Henri Fantin-Latour
(Grenoble, 1836-1904, Buré)
Roses and Lilies in a Glass Vase, 1864
Oil on canvas, 57 x 42.5 cm
Signed & dated lower left: Fantin 1864
Fantin-Latour 242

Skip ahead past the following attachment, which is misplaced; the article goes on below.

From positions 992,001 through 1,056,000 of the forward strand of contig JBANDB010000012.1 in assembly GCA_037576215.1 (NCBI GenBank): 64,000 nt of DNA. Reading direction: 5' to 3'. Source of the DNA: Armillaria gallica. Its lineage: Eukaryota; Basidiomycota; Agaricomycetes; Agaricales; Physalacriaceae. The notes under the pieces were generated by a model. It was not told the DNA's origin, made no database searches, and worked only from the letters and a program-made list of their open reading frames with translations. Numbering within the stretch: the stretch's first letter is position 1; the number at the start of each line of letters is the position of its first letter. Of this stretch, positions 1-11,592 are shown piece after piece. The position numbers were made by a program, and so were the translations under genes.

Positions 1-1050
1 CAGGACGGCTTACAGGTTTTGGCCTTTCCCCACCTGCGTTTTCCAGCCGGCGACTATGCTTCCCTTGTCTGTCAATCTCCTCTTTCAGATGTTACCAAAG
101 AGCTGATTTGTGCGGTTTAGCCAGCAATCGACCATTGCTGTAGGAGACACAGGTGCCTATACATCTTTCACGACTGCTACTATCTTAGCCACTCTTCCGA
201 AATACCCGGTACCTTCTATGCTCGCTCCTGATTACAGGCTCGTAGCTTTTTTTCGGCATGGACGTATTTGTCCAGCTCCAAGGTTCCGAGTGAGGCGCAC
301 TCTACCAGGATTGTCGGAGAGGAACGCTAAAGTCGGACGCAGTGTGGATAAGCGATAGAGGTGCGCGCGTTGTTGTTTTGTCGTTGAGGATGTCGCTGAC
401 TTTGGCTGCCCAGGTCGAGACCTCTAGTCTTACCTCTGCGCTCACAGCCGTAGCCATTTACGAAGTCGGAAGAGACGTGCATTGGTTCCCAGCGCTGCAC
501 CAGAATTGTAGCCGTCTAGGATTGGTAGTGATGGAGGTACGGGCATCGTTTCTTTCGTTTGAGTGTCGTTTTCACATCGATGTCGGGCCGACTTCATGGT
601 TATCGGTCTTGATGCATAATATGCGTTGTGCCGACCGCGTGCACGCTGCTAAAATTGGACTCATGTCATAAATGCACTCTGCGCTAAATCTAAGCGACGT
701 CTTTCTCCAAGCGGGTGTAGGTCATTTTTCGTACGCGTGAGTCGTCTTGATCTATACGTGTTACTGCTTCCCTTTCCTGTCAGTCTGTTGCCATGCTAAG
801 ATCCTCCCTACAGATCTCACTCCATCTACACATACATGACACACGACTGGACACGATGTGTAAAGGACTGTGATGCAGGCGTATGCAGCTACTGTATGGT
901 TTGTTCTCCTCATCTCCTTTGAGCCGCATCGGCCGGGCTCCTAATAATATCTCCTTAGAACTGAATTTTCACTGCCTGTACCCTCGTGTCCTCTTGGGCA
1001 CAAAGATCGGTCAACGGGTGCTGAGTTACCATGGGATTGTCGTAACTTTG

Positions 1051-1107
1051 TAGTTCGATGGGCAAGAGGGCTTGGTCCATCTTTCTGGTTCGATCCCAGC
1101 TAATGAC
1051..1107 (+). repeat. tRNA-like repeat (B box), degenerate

In a letter from the 1860s, when Fantin-Latour was still struggling hard for a living, he writes to his friend Edwards in England: "I have never had so many ideas on art in my head and am forced to paint flowers ! While I am painting them, I imagine Michelangelo before peonies and roses. It cannot go on like this". And yet it did go on like this, for during his lifetime Fantin-Latour painted more than eight hundred still lifes and studies of flowers, in order to earn his living; in his opinion this was still better than doing commissioned portraits, for which he would have been predestined, but he confined his portraits almost exclusively to his family and friends. The still life with lilies, roses, phlox and peonies in a spherical glass vase in the Bührle Collection was done in 1864. With its central symmetry it is anchored in the tradition of Ambrosius Bosschaert and Jan Brueghel, and its delicate chromatics betray Fantin-Latour’s affinities to Delacroix, Courbet and Manet. It never occurred to Fantin to paint flowers in a garden, not even after his marriage to the painter Victoria Dubourg in 1876 when he spent every summer on a country estate of her family at Buré in Normandy. This too distinguished the old-masterly Fantin from his Impressionist friends.